BIGGER. BETTER? TBD
I T ’ S O N LY A N opinion, not absolute fact. But my opinion is that the latest incarnation of BMW’s 3 Series looks a lot better than the previous one. And the one before that. A lot of unnecessary complication in details and surfaces existed in models of the recent past, and a bit of that is still here; this design carries over quite a bit to provide marque-identity continuity. You know it’s a BMW, but given its greater size, you might think it’s a new 5 Series. BMW designers are well aware of this and are dealing with the problem.
For many years the Automobile staff, including me, very much favored the 3 Series, especially the M3. But enthusiasm began to wane a bit as both dimensions and prices got a lot bigger and options more diverse. BMW used to pretty much optimize all of its cars for the West German home market—for autobahns and winding country roads—and only one technical specification existed. An early 3 Series bought in California wouldn’t behave much differently from that same model delivered in Hamburg.
Legally required items like side parking lights or license plate mounting brackets might differ, but essentially a BMW was a BMW, and it behaved as expected, everywhere. EPA and CARB rules might have resulted in a bit less power in the U.S., but steering and braking feel were the same. Then customer attitudes changed some. In severely speed-limited markets—Japan and America, specifically—BMWs got softer subframe bushings for comfort, and the Ultimate Driving Machine magic began to fade.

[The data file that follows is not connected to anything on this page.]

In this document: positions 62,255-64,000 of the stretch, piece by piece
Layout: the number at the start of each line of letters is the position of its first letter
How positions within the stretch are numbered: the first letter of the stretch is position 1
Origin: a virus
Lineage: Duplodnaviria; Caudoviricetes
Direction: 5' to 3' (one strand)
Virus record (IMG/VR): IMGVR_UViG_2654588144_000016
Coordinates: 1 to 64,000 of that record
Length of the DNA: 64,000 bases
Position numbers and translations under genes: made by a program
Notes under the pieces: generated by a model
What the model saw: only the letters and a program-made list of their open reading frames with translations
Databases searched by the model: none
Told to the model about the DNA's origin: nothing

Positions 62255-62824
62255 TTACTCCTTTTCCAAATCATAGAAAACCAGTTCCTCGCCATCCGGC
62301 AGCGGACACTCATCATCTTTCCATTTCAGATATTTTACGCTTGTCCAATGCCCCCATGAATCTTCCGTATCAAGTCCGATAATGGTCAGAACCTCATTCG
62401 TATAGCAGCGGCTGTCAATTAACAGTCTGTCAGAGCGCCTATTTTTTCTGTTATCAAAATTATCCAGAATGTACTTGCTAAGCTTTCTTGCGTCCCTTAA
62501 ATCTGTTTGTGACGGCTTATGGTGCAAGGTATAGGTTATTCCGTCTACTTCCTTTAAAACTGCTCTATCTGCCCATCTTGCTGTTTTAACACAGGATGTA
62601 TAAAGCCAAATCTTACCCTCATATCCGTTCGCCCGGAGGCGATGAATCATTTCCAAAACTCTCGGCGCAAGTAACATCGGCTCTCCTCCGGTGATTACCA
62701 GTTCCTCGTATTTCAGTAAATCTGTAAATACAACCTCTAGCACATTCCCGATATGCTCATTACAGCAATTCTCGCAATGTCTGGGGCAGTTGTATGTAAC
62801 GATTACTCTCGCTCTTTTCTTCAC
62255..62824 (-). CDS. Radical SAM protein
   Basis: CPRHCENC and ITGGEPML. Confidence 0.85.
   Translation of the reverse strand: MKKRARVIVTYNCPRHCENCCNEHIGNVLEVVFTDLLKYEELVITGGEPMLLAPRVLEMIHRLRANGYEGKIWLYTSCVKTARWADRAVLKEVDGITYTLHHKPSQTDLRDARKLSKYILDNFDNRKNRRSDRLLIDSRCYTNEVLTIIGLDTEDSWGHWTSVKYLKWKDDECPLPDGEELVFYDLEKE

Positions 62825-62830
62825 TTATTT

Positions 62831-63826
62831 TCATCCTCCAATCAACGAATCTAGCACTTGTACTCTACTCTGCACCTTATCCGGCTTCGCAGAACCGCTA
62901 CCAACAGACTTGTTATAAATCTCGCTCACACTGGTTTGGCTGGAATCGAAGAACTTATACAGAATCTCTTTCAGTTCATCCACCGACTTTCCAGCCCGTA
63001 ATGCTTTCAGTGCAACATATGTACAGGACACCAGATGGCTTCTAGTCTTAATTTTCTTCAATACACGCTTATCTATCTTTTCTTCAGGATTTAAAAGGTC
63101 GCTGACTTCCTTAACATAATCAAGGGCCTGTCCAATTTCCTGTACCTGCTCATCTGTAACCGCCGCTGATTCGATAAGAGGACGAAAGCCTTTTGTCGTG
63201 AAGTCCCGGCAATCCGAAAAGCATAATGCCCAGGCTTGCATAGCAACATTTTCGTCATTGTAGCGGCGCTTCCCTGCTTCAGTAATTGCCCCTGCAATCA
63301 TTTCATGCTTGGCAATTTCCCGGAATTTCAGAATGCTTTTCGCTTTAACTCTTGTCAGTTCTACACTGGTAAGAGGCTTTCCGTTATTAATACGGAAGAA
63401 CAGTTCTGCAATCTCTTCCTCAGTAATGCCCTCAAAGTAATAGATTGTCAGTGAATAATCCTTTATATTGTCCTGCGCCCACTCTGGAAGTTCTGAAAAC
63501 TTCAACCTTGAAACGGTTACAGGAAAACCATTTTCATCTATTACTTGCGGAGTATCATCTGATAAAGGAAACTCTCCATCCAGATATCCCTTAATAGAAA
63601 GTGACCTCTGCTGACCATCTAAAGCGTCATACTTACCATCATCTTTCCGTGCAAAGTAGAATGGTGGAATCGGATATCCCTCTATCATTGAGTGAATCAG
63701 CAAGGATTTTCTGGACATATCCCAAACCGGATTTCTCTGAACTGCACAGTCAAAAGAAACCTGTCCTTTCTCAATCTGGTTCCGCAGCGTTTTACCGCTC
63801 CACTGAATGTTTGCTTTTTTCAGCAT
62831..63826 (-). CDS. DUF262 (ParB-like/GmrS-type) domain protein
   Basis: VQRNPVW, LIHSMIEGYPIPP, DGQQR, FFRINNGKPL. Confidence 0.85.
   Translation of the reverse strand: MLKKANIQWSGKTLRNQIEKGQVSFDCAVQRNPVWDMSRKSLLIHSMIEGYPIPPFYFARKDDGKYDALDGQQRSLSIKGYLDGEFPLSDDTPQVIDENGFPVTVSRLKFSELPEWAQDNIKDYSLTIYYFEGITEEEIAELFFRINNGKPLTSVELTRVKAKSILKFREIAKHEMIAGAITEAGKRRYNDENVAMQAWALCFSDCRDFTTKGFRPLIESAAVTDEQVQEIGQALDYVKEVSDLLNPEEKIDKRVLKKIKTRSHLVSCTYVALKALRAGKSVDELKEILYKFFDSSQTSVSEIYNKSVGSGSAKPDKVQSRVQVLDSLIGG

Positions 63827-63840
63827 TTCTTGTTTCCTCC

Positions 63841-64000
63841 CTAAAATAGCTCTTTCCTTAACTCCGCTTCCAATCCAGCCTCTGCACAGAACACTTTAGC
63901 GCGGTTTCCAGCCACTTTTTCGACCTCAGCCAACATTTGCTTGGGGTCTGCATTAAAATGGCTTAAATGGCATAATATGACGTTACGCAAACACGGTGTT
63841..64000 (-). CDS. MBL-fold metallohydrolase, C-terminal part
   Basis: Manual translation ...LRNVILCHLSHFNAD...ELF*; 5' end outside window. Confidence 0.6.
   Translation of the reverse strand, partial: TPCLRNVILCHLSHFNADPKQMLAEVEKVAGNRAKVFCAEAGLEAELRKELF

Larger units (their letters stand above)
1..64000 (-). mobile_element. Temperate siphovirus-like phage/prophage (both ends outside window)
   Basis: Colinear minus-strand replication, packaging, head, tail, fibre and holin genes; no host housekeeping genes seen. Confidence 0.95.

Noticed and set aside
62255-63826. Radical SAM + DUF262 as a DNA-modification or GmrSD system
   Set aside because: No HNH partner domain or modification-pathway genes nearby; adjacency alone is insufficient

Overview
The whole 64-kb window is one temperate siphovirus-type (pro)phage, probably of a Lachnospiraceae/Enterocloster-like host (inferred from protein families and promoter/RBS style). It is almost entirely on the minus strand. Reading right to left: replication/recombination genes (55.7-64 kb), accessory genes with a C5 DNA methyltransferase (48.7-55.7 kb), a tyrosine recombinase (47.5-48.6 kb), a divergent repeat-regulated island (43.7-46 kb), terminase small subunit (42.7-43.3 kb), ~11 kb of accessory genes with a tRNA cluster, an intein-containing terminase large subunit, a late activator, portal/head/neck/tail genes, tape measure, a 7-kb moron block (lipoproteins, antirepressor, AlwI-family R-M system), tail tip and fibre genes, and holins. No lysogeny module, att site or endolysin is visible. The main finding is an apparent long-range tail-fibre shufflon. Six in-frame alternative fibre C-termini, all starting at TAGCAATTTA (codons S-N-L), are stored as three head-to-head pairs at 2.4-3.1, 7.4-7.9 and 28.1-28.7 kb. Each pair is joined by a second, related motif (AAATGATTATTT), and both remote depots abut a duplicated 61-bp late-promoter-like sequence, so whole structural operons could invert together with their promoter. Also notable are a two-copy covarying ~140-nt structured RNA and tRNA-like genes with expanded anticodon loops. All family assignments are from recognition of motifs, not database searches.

Will this new 3 Series be back to Ultimate standards? We’ll know once we’ve had a chance to drive the 2019 model, but until then we can concentrate on matters of appearance.
One thing BMW has had going for it was the ability to keep front overhangs really short, improving overall proportions. There is more mass ahead of the front wheels in this one, and the hood is puffier to deal with pedestrian safety requirements. But by angling the outer corners of the body back in plan view, there is less sense of that mass. Even in pure side view, taking a scallop out of the painted skin fools the eye a bit and leads to a sense that the car is not bigger. There’s still a kind of lower protuberance, rather like the cowcatchers on 19th century steam locomotives, but it manages not to shock, thanks to the big concave sections on the lower corners of the front end.
The cabin has been simplified, but the impression remains that it has all been shaped with the driver in mind. Sit in this car, and we doubt you’ll think only of taking the kids to after-school activities or commuting to work. Both are more than possible, but going fast is still the leitmotif for BMW. We only see that as a good thing. AM